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Highbury Residential Home Requires improvement

The provider of this service changed - see old profile

Reports


Inspection carried out on 10 March 2020

During a routine inspection

About the service

Highbury Residential Home is a residential care home providing personal and nursing care to 16 people aged 65 and over at the time of the inspection.

Highbury Residential Home accommodates up to 27 people in one adapted building. People had their own bedroom with en-suite toilet and sink.

People’s experience of using this service and what we found

People were not always kept safe and did not always receive medicines in line with best practice and protocol guidance. Despite concerns with medicine management people and relatives told us they felt safe.

Staff were not trained in the Mental Capacity Act (MCA). People’s movements were restricted by staff and were placing people under levels of restriction that were unnecessary and disproportionate.

Assessment were in place to identify people’s risks, but they were not consistently person-centred.

The culture within the service was not always caring and people’s needs were not always met. However, people and their relatives said staff were very caring.

Staff knew people well, but care plans were not always person-centred. End of life care was provided by staff who were passionate about ensuring people had a dignified and pain free death, as well as caring for and supporting relatives.

The introduction of a new manager had improved staff morale. However, governance systems and processes failed to identify and address concerns. Opportunities for learning were missed.

People were supported to have choice and control of their lives, but staff did not always support them in the least restrictive way possible and in their best interests. Staff had not always received training to ensure people were supported in this way. Policies and systems in the service did not always support this practice.

For more details, please see the full report which is on the CQC website at www.cqc.org.uk

Rating at last inspection

The last rating for this service was Good (published 8 September 2017).

Why we inspected

This was a planned inspection based on the previous rating.

We have found evidence that the provider needs to make improvements. Please see all sections of this full report.

You can see what action we have asked the provider to take at the end of this full report.

Inspection carried out on 3 July 2017

During a routine inspection

We inspected this service on 3 and 6 July 2017. The first day of the inspection was unannounced.

Highbury Residential Home is a 27 bedded residential home for older people, some of whom have dementia. On the first day of our inspection there were 21 people using the service. This was the first inspection of the service since the provider changed their legal entity in October 2016.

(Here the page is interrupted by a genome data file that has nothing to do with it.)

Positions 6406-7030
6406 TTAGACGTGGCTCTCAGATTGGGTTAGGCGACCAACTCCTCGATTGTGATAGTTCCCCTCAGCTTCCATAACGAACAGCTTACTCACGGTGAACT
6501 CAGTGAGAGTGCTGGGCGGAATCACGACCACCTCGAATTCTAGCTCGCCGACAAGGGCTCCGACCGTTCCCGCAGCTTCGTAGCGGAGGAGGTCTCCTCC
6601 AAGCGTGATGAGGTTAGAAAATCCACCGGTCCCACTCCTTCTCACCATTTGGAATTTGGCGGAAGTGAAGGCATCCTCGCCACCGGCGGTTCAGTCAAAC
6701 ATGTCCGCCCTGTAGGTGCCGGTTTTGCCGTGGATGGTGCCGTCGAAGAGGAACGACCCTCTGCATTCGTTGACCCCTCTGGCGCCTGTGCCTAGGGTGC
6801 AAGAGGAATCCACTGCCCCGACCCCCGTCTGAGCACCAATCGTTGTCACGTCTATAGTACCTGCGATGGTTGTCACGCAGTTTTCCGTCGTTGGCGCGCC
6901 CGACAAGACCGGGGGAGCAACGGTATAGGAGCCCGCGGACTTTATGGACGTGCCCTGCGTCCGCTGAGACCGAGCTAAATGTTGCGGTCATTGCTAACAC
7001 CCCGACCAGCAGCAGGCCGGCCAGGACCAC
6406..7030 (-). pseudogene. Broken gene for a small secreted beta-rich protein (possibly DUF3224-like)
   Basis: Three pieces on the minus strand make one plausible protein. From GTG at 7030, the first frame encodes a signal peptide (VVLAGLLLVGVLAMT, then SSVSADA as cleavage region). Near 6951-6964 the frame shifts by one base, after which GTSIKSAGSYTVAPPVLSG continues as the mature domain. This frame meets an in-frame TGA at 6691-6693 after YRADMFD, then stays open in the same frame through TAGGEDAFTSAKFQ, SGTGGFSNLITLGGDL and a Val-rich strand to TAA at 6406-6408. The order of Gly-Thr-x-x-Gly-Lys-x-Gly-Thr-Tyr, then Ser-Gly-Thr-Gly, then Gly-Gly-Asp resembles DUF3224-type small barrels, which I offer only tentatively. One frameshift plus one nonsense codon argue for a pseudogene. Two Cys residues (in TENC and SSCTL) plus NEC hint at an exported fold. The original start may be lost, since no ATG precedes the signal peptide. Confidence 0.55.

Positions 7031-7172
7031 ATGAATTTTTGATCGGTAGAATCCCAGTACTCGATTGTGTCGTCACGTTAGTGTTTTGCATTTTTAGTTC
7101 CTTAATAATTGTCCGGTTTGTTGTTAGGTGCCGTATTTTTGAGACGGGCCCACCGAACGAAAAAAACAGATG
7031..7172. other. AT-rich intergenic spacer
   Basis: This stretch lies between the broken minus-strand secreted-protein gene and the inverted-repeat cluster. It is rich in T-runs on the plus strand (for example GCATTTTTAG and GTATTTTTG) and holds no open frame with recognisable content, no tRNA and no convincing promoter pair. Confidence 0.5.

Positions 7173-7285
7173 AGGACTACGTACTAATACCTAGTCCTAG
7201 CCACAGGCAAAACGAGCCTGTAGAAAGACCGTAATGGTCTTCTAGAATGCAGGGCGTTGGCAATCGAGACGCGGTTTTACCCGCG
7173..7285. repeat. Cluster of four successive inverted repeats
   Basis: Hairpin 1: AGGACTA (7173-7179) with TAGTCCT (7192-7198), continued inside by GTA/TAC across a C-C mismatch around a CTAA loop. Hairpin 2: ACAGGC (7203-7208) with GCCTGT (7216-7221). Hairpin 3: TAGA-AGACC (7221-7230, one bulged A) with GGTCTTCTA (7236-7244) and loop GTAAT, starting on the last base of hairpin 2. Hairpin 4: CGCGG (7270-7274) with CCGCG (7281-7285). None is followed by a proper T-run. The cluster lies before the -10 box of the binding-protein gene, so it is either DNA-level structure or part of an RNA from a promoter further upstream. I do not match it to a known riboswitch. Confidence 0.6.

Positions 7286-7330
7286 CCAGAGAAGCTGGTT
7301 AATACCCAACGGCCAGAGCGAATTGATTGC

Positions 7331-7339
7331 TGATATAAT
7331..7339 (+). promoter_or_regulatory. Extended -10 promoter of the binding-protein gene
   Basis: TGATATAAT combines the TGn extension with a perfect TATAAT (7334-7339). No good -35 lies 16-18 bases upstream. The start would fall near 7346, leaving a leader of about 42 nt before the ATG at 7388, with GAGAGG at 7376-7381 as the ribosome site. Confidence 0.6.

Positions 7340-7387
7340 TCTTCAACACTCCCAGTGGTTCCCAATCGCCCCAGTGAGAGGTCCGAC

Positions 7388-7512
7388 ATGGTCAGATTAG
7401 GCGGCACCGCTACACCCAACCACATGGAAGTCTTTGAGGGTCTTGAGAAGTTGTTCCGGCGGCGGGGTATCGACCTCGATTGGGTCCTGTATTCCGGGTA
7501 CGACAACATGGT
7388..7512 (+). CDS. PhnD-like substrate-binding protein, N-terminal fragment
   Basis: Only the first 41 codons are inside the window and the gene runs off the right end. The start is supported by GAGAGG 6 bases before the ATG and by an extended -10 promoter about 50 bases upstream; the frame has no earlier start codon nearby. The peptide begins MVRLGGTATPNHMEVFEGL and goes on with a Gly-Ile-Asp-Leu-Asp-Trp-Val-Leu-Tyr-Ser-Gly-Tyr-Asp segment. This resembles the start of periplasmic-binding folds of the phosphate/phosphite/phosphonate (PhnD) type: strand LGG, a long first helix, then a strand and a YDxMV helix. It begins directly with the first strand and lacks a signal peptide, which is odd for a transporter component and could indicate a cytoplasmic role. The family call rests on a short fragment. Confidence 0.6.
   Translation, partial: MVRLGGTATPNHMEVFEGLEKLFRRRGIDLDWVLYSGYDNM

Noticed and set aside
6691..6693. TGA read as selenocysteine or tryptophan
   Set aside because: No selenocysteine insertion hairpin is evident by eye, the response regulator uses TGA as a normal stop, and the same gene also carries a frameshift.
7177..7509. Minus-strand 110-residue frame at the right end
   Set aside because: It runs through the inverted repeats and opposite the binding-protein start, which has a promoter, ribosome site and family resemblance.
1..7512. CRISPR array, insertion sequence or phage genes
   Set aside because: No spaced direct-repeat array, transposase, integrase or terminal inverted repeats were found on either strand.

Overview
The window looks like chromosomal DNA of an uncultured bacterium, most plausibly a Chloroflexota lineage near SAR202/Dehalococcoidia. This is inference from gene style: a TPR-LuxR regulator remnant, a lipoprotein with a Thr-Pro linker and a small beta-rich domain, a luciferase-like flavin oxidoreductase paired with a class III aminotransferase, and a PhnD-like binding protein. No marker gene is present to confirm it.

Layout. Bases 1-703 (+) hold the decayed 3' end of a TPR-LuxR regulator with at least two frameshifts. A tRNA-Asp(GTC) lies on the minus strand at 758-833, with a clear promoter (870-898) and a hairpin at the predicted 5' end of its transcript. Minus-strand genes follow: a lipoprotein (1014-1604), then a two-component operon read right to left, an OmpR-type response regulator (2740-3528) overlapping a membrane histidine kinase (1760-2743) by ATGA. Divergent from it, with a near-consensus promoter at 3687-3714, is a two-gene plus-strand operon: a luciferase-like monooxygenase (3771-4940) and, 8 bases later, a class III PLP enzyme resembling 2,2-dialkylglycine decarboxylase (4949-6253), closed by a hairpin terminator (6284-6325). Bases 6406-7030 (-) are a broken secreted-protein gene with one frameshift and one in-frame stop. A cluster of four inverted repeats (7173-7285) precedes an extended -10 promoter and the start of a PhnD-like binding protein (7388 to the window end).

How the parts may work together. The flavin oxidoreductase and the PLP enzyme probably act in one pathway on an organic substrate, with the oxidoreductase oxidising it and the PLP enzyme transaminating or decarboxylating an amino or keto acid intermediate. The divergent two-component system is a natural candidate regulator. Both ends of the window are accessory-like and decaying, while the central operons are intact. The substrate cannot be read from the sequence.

The service had a registered manager. A registered manager is a person who has registered with the Care Quality Commission to manage the service. Like registered providers, they are ‘registered persons’. Registered persons have legal responsibility for meeting the requirements in the Health and Social Care Act 2008 and associated Regulations about how the service is run.

People were protected from the risk of fire. Action had been taken when it had been identified that fire safety precautions were not adequate to prevent harm in case of a fire. Safety checks had been carried out on the environment and the equipment used for people’s care to ensure that they were safe.

There were enough suitably trained, supported and competent staff to meet people’s needs.

Staff understood how to support people to remain safe and measures were in place to prevent avoidable harm.

People received their medicines as prescribed by their doctors. Their health needs were met and if required they were supported to access health professionals. People enjoyed their meals and had enough to eat and drink.

People were supported in line with the requirements of the Mental Capacity Act 2015.

People’s independence was promoted and people were encouraged to make choices. Staff treated people with kindness and compassion. Dignity and respect for people was promoted. People were supported to pursue activities of interest to them if they wanted to.

The care needs of people had been assessed and were regularly reviewed to ensure they continued to be met. Staff had a clear understanding of their role and how to support people who used the service.

People were given opportunities to feedback about the service they received. People and staff felt that the registered manager was approachable and action would be taken to address any concerns they may have.

Systems were in place to measure the quality of care delivered. The registered manager had a good over sight of the service.

Staff were clear on their role, the expectations of them and the aims and objectives of the service. Where necessary the provider’s disciplinary procedures had been implemented.

The registered manager was aware of their responsibility to report events that occurred within the service to CQC and external agencies.